What is Sleep Apnea?

Sleep apnea is a serious, potentially life-threatening condition in which an individual repeatedly stops breathing while he or she sleeps. The most common type is obstructive sleep apnea, caused by a blockage of the airway. This blockage could be excess tissue in the nasal passages or behind the tongue in the oral pharynx and hypopharynx of the airway.

Causes of Sleep Apnea

There are a number of potential causes. Sleep apnea is usually caused by mechanical and structural problems in the airway that interrupt breathing while you sleep. It may also occur when the throat and tongue muscles relax during sleep, blocking the airway. In obese individuals, sleep apnea may be caused by narrowing of the airway by excess tissue in the throat and neck.

Who is At Risk?

Virtually anyone can develop sleep apnea. It’s estimated that over 15 million Americans suffer from this condition. It is found more often in men than women. Individuals who snore loudly and are overweight, or have high blood pressure, are at the highest risk. Some studies suggest hereditary may also be a factor.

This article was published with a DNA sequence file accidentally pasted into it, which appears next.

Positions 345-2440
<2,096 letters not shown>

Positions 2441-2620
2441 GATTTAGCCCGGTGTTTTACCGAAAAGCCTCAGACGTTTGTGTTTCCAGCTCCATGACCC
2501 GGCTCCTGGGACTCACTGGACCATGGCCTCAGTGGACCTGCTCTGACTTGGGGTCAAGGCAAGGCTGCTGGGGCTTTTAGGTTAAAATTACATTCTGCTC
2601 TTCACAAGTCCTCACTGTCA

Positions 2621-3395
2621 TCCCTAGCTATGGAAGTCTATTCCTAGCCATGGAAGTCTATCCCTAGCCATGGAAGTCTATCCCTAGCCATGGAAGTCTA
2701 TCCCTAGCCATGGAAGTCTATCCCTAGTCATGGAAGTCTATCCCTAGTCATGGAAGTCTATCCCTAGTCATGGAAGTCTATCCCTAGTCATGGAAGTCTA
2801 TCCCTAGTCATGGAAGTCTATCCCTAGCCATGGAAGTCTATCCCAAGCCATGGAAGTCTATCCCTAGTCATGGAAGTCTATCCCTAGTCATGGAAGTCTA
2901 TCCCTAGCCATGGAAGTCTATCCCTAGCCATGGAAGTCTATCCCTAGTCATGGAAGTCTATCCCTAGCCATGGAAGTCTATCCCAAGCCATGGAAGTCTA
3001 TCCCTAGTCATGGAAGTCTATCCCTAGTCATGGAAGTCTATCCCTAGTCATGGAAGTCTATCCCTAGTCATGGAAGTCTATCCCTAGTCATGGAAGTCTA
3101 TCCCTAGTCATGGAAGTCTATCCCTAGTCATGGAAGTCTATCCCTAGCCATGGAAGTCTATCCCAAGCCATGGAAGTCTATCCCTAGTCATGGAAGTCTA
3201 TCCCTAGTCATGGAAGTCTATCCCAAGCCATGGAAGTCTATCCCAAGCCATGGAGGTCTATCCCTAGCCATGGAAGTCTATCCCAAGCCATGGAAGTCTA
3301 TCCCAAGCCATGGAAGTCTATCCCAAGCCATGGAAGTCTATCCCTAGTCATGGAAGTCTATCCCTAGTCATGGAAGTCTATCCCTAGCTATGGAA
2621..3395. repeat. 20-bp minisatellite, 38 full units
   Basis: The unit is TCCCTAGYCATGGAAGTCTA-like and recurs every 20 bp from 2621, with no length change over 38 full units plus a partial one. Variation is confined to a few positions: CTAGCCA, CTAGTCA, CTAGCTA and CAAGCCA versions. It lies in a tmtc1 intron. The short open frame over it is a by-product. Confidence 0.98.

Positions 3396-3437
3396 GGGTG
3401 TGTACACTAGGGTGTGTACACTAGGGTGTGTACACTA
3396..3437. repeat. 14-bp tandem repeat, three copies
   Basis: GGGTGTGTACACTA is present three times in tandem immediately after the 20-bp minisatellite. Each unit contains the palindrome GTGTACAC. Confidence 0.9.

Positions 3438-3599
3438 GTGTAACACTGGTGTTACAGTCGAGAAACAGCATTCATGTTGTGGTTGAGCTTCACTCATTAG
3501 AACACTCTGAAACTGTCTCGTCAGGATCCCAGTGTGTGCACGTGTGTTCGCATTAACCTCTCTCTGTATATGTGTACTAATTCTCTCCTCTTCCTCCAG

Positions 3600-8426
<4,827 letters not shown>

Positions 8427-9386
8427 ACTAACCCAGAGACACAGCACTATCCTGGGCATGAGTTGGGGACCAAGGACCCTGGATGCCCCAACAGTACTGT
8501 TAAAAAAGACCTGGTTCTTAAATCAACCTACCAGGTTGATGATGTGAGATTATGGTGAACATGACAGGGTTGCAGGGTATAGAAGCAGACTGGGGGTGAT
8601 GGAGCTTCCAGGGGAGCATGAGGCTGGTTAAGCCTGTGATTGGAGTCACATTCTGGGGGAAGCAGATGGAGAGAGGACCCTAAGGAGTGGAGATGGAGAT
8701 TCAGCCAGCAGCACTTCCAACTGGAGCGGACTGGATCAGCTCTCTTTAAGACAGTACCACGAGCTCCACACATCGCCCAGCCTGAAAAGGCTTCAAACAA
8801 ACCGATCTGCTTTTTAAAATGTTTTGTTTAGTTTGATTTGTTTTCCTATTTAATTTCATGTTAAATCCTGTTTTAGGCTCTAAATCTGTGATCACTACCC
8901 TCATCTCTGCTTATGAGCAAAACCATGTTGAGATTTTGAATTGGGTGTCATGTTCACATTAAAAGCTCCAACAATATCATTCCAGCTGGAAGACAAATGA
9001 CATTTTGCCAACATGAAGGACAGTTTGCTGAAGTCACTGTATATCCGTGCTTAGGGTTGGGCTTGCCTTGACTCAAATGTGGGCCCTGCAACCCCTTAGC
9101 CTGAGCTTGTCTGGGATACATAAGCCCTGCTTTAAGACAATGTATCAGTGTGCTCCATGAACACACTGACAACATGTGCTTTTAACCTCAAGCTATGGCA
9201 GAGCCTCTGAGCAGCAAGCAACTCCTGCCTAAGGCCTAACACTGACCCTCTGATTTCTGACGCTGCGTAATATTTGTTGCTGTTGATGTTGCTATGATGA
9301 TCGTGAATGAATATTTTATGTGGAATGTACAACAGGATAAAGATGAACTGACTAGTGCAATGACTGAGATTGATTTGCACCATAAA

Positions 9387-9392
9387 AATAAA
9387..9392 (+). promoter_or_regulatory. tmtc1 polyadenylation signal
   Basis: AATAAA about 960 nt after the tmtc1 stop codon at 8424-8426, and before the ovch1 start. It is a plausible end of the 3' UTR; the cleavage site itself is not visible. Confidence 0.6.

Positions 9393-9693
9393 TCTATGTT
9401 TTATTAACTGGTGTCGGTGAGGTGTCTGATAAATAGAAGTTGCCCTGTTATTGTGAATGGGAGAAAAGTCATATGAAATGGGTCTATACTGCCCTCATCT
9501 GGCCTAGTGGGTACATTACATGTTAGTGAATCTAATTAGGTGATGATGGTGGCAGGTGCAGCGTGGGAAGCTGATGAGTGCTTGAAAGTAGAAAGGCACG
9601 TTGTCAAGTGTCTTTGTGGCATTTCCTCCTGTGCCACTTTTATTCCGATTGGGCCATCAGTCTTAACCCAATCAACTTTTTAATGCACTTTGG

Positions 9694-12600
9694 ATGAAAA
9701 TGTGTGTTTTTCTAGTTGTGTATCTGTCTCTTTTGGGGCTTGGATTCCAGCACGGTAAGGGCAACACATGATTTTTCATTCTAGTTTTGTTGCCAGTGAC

Snoring vs. Sleep Apnea

Snoring occurs when your throat and tongue muscles relax to the point where the airway is narrowed and partially obstructed. As the air passes through, the structures in the throat vibrate and produce snoring. Although snoring is a strong indication of sleep apnea, the two don’t always go together.

During an “apneic event,” your body experiences an increased amount of carbon dioxide and a decrease in oxygen. This alerts the brain to open the airways, usually accompanied by a snort or gasp, and a short rise out of sleep that you may not even be aware of. These arousals can prevent you from getting a good night’s sleep. Many patients awaken 40–60 times an hour due to apnea but have no idea when they wake in the morning.

Effects of Sleep Apnea

The number one effect of sleep apnea is a lack of quality sleep. This can lead to simple problems such as drowsiness during the day or trouble concentrating, and to more serious problems such as stroke, heart disease, memory loss, depression, or suicide.

Learn the many reasons a person can have a compromised tongue/jaw relationship that changes how they breathe or swallow.

Learn the major consequences of an impaired tongue/jaw relationship and also a list of ailments that are linked between sleep apnea and TMJ.

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